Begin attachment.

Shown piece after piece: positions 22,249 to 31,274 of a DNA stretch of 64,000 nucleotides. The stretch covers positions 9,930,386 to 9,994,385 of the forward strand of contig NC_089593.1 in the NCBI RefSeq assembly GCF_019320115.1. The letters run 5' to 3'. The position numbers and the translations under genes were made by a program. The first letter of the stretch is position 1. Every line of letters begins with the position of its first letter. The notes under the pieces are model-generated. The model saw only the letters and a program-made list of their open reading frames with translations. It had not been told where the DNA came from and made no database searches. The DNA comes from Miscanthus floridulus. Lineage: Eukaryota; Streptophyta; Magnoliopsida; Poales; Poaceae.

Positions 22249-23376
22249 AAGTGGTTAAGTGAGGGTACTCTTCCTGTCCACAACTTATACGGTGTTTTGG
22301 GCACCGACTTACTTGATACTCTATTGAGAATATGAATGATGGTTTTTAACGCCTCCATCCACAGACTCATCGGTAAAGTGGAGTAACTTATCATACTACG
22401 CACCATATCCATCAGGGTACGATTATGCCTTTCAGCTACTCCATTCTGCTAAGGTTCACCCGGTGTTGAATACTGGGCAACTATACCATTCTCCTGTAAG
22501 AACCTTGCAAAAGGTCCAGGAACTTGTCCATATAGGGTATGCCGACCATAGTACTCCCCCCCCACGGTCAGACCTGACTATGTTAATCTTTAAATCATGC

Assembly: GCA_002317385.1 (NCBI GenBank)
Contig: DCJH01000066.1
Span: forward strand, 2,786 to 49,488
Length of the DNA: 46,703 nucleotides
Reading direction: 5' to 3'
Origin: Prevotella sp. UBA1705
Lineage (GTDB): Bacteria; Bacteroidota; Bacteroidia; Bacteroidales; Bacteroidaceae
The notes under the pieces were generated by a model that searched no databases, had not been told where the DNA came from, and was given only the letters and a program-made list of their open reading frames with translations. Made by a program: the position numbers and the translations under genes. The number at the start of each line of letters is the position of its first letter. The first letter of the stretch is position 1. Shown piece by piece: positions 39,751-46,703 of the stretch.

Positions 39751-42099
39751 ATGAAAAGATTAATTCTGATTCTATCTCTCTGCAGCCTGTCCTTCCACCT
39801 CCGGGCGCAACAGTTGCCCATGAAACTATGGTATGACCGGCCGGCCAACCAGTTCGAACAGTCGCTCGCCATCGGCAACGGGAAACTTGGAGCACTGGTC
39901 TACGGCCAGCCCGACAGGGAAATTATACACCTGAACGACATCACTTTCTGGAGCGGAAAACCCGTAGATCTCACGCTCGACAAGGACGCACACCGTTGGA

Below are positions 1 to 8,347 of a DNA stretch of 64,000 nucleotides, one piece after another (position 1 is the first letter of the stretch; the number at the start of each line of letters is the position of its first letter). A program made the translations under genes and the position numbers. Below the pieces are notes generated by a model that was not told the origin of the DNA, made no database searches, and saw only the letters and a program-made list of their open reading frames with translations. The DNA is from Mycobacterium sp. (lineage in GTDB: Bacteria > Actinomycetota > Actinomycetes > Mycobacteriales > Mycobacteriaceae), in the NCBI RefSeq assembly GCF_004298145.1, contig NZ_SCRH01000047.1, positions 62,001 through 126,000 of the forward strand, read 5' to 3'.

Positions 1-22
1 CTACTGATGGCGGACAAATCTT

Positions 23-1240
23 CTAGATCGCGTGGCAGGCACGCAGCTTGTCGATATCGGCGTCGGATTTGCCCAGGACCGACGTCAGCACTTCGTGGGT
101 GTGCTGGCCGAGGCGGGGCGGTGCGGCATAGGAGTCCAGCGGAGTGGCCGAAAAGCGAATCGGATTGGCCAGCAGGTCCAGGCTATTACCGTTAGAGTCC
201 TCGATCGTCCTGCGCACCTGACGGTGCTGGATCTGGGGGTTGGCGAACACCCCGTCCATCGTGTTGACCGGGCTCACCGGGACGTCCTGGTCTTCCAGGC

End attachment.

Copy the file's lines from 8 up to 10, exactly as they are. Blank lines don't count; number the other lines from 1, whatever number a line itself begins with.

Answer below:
Contig: DCJH01000066.1
Span: forward strand, 2,786 to 49,488
Length of the DNA: 46,703 nucleotides